I can’t speak for other authors – I write because I love to write, but that doesn’t mean that people will want to read what I’ve written. So that leaves an interesting puzzle on the table. Write because I love to write, but create a story people want to read.
I started my career as an author writing action stories because, as a kid, I loved The Bourne Identity. In fact I loved it so much I read it all through high school. I mean it – I started in grade 8, and I finished it in grade 12. Needless to say, reading wasn’t my favorite hobby and I didn’t read very fast either. But once I read the book (finally, after 5 years), I knew I wanted to be an author and write my own stories.
Continue reading “Inside the Writers Mind with Adam Rabinowitz”
Embers of a long smoldering fire have recently been stoked. The winds of a publishing war are stirring, and opening salvo’s have been unleashed! Have battle lines been drawn between independent and traditional publishers? Is so, who in the end shall emerge the ultimate victor? Time, as they say, will only tell. Truly, the world of the printed word in this 21st century has entered an interesting, if not historic, and truly exciting era.
At least for some, that is.
Continue reading “INDIE VS. TRADITIONAL PUBLISHING: BATTLE LINES DRAWN? by Steven Perkins”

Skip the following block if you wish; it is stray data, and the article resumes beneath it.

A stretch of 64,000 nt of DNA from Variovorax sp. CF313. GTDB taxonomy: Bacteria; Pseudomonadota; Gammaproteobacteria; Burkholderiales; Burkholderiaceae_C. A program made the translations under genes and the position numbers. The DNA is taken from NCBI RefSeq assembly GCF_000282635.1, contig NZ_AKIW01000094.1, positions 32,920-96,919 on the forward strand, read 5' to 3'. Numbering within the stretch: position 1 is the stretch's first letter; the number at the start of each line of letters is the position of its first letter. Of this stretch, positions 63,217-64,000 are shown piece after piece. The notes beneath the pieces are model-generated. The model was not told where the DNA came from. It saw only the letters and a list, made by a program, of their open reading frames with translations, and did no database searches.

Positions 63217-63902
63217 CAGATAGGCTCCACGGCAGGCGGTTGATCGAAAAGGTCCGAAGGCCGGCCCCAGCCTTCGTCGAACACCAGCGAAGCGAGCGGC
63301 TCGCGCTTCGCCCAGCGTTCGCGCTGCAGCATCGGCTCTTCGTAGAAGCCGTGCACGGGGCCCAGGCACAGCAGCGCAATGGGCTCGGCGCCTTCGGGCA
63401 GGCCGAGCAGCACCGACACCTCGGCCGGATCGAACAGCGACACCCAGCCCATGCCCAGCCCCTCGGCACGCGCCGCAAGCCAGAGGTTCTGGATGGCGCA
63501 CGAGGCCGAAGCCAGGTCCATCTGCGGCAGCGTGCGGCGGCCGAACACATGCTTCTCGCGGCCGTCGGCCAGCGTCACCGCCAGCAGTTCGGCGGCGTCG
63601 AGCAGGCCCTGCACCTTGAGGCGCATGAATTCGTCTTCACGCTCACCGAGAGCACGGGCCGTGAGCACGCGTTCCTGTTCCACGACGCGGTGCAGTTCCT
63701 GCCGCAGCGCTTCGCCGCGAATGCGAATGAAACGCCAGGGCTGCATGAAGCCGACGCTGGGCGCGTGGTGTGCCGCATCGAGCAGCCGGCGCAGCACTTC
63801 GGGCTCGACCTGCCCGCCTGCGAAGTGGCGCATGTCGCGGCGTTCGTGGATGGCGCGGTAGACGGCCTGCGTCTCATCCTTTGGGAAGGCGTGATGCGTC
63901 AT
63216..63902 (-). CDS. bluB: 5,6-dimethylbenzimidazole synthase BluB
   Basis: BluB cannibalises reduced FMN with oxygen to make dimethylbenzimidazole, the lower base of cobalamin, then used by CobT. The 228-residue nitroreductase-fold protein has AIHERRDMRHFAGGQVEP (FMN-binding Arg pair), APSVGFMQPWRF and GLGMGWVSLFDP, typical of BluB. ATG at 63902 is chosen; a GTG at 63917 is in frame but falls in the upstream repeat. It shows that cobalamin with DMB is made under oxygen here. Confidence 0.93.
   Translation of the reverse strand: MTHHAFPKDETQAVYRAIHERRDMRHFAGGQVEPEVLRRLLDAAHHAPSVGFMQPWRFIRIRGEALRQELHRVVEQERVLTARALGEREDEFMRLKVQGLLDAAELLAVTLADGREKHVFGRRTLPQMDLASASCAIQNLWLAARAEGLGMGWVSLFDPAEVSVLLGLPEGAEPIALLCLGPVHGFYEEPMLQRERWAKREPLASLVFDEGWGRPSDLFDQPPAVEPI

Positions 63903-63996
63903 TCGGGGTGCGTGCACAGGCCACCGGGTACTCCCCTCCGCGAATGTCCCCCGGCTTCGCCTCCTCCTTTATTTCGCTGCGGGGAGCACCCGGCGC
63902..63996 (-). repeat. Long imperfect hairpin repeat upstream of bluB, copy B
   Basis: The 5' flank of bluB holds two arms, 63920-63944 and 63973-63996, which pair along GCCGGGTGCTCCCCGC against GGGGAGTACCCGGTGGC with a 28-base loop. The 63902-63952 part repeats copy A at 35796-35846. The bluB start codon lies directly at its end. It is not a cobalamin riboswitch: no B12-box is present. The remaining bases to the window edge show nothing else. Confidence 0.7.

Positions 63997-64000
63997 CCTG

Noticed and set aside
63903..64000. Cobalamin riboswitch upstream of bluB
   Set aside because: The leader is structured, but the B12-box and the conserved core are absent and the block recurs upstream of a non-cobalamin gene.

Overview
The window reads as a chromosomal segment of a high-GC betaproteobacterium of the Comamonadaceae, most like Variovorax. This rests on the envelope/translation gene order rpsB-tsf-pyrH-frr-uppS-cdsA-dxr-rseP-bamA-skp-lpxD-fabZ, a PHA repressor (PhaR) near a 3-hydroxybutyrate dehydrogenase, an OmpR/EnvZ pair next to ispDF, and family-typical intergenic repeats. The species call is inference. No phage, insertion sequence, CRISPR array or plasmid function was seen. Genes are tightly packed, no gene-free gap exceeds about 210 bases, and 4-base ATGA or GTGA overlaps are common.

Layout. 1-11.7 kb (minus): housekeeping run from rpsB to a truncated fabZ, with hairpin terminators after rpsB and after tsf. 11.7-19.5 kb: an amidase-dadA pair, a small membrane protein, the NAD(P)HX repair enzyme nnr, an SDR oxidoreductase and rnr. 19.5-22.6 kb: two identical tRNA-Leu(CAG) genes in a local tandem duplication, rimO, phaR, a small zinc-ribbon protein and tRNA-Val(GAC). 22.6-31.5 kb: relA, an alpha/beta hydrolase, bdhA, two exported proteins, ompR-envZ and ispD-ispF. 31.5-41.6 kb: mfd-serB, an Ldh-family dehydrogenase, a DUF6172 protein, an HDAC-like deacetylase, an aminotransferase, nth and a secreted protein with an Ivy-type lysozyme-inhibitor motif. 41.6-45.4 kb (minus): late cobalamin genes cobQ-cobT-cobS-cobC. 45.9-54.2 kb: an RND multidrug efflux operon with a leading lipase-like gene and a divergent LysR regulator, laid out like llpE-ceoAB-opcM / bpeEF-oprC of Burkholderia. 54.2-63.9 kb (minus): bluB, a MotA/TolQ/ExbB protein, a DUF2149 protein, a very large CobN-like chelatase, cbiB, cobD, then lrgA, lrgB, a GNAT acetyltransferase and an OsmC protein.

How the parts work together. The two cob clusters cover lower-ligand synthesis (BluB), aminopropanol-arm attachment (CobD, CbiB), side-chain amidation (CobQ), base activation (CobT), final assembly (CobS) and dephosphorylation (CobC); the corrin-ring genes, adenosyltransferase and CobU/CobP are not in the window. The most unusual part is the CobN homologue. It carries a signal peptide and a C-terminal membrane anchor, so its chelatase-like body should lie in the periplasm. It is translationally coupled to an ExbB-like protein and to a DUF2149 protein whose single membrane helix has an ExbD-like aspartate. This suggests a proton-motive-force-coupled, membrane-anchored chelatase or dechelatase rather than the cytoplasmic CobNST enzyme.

INTERVIEW WITH MAURICE ‘BIG MO’ DOLAN:
PROTAGONIST OF NICK RIPPINGTON’S NEW NOVEL – WORKING TITLE: HEADERS
Hi. I’m Paul Melluish, crime writer with London’s Evening Guardian. Currently I’m putting a book together about the most dangerous criminals of the 70s and 80s and was granted exclusive access to Maurice ‘Big Mo’ Dolan, renowned sub-Post Office robber currently incarcerated in London’s Belmarsh Prison. Here is the transcript of our conversation…
Continue reading “Meet ‘Big Mo’ Dolan by Nick Rippington”
Mystery literature is undergoing a resurgence with the American public. We find ourselves in need of a good story where the protagonist undergoes a journey, perhaps of faith, family, or reaction to something that cuts us to the quick. We select settings that we are comfortable with, things that make our own breath be held as we voyage into our story. Some of us use a timeline, writing each occurrence out in the order it will happen. It’s an effective tool, keeping us focused. Some of us write from the imagination without a specific timeline but as our characters reveal themselves to us. I’ll use the word hero a lot below but I mean hero or heroine.
Continue reading “Guest Post: Writing a Mystery/Thriller by Ann W. J. White, M.Ed.”
Amateur sleuths, hardboiled cops, private eyes, spooks and spies. We love them all. Mysteries and thrillers make up the second most popular genre of books after romance. Why are we as readers so drawn to these stories that plumb the dark recesses of human nature? Continue reading “The Mystery of Mysteries by Christina Hoag”